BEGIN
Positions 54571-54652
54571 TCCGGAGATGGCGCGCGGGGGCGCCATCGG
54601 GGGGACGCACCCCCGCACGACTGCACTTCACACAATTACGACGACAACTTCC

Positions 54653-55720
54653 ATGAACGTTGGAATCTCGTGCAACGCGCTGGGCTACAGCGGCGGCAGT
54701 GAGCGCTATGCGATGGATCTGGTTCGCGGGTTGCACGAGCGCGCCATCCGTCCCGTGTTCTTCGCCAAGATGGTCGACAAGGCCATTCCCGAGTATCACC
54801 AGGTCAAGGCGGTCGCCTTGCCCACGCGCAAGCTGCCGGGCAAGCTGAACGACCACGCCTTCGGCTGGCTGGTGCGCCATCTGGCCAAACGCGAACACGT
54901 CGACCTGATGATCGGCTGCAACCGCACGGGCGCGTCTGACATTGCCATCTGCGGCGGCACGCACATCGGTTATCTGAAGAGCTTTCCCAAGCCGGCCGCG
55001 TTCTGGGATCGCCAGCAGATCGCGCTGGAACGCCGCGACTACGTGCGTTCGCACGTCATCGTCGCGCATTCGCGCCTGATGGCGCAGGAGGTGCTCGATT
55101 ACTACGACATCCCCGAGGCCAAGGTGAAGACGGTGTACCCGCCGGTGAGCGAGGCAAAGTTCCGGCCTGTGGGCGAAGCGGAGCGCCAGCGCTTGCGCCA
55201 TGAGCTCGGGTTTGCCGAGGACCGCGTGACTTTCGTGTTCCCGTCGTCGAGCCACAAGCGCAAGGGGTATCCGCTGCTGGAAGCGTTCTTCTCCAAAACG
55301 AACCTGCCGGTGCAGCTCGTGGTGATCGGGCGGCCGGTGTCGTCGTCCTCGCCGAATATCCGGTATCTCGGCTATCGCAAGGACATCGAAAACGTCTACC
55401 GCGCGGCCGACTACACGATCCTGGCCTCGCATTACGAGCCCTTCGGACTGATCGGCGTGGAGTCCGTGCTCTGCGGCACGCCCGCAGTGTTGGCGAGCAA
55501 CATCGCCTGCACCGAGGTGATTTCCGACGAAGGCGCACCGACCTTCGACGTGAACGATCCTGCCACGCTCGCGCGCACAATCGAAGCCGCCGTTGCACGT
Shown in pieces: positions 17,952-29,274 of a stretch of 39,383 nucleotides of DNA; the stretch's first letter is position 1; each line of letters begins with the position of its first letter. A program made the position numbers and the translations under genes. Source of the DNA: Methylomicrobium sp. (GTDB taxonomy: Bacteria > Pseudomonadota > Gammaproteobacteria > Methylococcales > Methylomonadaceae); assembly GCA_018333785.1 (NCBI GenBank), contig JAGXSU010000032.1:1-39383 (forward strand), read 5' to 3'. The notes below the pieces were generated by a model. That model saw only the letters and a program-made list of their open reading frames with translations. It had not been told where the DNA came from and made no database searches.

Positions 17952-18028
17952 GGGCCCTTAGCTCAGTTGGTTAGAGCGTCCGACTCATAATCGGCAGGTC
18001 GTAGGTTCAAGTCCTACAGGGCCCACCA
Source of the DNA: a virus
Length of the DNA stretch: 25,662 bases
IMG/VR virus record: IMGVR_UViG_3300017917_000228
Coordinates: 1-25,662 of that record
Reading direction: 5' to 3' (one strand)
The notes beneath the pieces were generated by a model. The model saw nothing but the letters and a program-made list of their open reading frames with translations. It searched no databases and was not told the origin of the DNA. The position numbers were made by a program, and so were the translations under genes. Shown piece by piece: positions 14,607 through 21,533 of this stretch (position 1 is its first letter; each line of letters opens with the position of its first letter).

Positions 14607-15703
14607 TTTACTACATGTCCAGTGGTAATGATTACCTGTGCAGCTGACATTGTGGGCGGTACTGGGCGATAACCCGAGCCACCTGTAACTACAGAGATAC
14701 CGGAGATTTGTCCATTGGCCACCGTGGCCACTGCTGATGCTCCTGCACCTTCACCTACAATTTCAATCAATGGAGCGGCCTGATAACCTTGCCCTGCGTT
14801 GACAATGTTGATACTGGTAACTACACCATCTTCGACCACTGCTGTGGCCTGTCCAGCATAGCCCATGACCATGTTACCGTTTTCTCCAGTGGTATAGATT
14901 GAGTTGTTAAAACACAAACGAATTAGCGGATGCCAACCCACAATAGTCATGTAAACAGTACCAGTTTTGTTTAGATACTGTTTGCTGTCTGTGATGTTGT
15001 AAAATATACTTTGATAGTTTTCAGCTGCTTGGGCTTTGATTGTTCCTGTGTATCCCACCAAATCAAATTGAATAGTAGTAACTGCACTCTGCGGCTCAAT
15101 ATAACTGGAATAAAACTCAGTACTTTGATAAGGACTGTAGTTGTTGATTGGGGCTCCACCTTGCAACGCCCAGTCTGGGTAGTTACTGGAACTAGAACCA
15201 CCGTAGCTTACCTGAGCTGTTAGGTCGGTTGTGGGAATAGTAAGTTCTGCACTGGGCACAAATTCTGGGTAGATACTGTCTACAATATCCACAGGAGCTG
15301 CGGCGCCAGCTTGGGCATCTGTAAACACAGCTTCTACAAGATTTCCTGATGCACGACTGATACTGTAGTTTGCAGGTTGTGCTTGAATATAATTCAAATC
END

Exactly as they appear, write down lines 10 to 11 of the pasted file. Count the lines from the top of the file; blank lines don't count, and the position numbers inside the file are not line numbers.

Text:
55101 ACTACGACATCCCCGAGGCCAAGGTGAAGACGGTGTACCCGCCGGTGAGCGAGGCAAAGTTCCGGCCTGTGGGCGAAGCGGAGCGCCAGCGCTTGCGCCA
55201 TGAGCTCGGGTTTGCCGAGGACCGCGTGACTTTCGTGTTCCCGTCGTCGAGCCACAAGCGCAAGGGGTATCCGCTGCTGGAAGCGTTCTTCTCCAAAACG